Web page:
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Health Care Reform Tests Promises of Bipartisan Politics

Despite campaign promises to change the tone of politics in Washington, President Barack Obama finds Congress and the nation still split over a range of critical issues. Gwen Ifill and guests discuss the roots of the division.

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    Next, one year after then-candidate Obama promised a new era of bipartisanship, the political tone in Washington and elsewhere remains heated. Gwen Ifill has our story.


    Rancor have become the hallmark of Washington debate, so much so that even the president weighed in on the matter on "60 Minutes" last night.


    The truth of the matter is that there has been a coarsening of our political dialogue that I've been running against since I got into politics.

    You've got a convergence of things: worst recession since the Great Depression, people feeling anxious. I think we're debating something that has always been a source of controversy, and that's not just health care, but also the structure and the size and the role of government. That's something that basically defines the left and the right in this country, and so extremes on both sides get very agitated about that issue.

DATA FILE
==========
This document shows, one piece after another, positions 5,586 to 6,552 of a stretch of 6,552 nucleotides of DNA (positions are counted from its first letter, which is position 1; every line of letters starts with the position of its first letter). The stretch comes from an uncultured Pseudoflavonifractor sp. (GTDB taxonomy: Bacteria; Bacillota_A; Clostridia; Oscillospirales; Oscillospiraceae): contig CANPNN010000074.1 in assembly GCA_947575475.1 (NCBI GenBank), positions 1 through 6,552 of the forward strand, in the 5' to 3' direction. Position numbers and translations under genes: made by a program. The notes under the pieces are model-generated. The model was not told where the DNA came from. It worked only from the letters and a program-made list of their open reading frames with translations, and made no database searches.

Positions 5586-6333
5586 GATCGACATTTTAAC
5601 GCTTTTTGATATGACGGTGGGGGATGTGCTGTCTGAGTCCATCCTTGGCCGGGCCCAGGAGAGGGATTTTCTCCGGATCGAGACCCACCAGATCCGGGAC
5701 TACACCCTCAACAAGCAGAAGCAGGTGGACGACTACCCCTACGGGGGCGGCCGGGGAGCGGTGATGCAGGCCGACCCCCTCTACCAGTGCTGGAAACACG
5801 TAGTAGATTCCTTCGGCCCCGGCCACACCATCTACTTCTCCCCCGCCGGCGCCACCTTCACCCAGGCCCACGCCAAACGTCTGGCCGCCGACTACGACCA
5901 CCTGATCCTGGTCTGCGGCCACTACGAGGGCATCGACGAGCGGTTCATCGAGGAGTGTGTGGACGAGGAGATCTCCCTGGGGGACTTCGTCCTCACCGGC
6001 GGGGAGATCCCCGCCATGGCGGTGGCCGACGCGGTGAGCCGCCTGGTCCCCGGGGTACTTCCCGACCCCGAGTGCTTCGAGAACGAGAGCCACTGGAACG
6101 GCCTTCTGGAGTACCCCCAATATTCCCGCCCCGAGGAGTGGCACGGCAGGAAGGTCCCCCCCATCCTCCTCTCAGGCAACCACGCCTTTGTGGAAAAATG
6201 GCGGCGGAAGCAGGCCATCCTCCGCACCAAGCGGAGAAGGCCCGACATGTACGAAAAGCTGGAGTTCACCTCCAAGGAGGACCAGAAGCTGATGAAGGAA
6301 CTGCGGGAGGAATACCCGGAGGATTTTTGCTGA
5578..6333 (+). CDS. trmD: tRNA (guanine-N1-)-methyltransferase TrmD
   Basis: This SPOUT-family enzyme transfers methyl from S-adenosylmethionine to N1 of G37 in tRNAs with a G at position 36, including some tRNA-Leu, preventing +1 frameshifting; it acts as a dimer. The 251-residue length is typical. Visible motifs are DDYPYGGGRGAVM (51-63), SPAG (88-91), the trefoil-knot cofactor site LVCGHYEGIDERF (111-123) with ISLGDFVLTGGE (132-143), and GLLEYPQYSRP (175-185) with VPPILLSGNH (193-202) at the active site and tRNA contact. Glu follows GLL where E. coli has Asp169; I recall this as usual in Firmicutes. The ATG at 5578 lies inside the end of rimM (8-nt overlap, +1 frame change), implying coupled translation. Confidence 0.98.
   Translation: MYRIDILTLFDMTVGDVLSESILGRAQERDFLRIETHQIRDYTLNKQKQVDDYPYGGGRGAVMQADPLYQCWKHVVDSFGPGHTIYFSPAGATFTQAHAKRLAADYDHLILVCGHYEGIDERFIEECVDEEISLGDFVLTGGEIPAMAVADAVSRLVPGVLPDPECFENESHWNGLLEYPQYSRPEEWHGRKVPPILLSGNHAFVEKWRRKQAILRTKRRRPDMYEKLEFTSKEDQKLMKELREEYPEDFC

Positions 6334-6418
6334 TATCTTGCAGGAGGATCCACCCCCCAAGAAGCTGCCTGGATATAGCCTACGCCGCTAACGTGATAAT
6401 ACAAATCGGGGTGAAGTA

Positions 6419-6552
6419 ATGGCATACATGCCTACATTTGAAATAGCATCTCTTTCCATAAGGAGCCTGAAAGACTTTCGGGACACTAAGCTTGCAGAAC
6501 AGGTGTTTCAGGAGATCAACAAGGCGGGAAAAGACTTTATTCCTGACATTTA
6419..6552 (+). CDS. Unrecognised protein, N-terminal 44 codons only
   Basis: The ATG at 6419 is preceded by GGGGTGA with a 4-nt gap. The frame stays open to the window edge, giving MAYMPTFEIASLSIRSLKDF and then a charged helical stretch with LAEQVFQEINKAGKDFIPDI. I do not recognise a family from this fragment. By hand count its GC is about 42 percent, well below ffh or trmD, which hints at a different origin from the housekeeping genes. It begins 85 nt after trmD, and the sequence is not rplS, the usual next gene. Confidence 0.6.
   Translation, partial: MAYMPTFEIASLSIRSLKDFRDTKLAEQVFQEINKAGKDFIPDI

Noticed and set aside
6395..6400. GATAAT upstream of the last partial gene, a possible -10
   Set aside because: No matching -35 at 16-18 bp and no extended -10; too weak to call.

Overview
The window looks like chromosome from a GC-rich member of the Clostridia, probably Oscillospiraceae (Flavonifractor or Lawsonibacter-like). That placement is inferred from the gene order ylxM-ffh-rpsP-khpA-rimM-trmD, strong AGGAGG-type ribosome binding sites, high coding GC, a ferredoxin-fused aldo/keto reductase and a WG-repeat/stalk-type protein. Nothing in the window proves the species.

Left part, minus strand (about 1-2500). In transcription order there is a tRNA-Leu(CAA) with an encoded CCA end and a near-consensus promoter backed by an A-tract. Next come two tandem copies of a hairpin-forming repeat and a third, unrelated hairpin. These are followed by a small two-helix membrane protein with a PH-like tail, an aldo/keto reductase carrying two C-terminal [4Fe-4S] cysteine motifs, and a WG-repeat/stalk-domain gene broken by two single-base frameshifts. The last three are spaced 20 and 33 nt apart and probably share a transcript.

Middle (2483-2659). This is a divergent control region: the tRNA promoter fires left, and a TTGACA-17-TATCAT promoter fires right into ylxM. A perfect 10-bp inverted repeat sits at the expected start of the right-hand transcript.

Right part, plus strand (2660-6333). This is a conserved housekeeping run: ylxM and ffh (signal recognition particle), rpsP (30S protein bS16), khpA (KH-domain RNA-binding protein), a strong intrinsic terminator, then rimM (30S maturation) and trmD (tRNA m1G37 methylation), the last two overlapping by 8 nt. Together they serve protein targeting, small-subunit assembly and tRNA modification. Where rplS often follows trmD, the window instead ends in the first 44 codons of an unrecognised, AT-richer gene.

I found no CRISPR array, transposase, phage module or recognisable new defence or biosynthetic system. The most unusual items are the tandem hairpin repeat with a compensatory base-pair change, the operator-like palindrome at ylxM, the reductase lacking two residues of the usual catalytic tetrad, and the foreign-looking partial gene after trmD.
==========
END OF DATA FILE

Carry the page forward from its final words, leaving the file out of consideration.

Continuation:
And so one of the things that I'm trying to figure out is, you know, how can we make sure that civility is interesting?


    Last week's primetime example occurred during the president's address to a joint session of Congress.


    The reforms — the reforms I'm proposing would not apply to those who are here illegally.


    You lie!


    Republican Congressman Joe Wilson, who apologized for his outburst to White House chief of staff Rahm Emanuel, said yesterday he will go no further.


    I am not going to apologize again. I apologized to the president on Wednesday night. I was advised then that — thank you. And now let's get on to a civil discussion of the issues. But I've apologized one time. The apology was accepted by the president, by the vice president, who I know. I am not apologizing again.


    Although House Democrats threaten to sanction him, Wilson's approach won support from many in the crowd of tens of thousands of protestors who marched to the U.S. Capitol this weekend. Government, many of them complained, has grown too large and the president too powerful.


    We don't want your new health care. We don't want any more taxes. We don't want any more stimulus. We don't want any more lies.


    We've been mischaracterized as a mob, as terrorists, as racists, as gangsters, when really we're just Americans who are fed up.


    New polls show Americans split on the president's health care plan. And the divide extends to Congress, where few Republicans have signed on.

    So why hasn't the president been able to change the tone in Washington? And what is feeding partisanship throughout the country? For that, we turn to Democratic Congresswoman Eddie Bernice Johnson of Texas, New York Times columnist Ross Douthat, and NewsHour regular Richard Norton Smith, scholar-in- residence at George Mason University.

    Congresswoman Jones, you are up there in the middle of it all, so give us a — is it me or do things seem extraordinarily loud right now?

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